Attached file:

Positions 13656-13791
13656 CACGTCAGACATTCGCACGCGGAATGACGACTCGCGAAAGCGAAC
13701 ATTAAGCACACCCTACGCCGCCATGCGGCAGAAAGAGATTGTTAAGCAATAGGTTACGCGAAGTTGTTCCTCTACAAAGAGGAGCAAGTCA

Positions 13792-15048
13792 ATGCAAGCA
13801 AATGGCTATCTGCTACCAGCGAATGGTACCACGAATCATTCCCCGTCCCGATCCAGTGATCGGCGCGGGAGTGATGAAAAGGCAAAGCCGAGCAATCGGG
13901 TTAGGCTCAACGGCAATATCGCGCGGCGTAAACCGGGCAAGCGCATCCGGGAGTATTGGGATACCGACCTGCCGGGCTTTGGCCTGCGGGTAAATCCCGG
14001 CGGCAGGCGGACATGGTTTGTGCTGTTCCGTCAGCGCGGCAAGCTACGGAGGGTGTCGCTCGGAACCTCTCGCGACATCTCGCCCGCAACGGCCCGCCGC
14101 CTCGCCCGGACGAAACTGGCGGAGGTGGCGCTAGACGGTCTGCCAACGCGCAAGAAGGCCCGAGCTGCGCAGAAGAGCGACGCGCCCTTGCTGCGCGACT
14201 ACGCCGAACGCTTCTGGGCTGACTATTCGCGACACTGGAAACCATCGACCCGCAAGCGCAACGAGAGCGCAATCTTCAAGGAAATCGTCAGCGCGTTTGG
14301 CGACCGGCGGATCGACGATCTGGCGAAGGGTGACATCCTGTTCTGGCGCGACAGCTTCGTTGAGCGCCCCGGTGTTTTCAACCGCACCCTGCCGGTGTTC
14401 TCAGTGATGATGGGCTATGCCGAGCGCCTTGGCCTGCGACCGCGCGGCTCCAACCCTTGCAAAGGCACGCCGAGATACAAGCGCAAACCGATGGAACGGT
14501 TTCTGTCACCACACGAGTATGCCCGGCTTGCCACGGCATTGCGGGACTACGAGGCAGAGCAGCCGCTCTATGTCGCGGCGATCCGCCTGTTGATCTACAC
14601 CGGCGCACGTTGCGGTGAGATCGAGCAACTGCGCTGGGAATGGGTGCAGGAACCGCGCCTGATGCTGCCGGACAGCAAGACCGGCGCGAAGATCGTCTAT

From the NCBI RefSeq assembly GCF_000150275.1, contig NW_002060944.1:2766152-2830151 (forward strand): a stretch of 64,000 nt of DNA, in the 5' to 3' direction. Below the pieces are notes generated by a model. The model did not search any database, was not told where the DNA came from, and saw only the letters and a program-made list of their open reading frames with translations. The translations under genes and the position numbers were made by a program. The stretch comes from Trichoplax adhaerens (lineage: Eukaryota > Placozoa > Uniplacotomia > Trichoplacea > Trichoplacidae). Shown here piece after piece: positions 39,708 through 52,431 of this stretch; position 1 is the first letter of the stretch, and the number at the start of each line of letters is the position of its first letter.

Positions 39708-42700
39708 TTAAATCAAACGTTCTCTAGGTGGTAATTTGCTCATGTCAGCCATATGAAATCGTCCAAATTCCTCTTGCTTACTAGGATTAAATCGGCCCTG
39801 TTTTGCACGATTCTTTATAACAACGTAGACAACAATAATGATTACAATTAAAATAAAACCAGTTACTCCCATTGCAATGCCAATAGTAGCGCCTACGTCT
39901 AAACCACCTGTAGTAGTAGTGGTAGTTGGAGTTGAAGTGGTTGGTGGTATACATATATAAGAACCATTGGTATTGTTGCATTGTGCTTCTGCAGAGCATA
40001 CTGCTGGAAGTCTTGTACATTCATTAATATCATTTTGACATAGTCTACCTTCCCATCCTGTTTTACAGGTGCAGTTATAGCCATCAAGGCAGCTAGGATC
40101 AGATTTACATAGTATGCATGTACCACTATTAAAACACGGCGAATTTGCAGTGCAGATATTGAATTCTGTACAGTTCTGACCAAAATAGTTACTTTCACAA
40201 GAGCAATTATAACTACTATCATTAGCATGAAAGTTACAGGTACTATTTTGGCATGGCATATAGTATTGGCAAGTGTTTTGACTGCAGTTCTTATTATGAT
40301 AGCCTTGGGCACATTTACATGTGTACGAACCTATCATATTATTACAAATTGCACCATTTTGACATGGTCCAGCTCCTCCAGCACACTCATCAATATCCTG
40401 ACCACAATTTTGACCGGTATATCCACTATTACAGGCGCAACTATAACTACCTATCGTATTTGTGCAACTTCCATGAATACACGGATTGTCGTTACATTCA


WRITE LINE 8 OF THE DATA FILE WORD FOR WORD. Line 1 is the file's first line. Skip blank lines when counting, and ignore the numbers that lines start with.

14001 CGGCAGGCGGACATGGTTTGTGCTGTTCCGTCAGCGCGGCAAGCTACGGAGGGTGTCGCTCGGAACCTCTCGCGACATCTCGCCCGCAACGGCCCGCCGC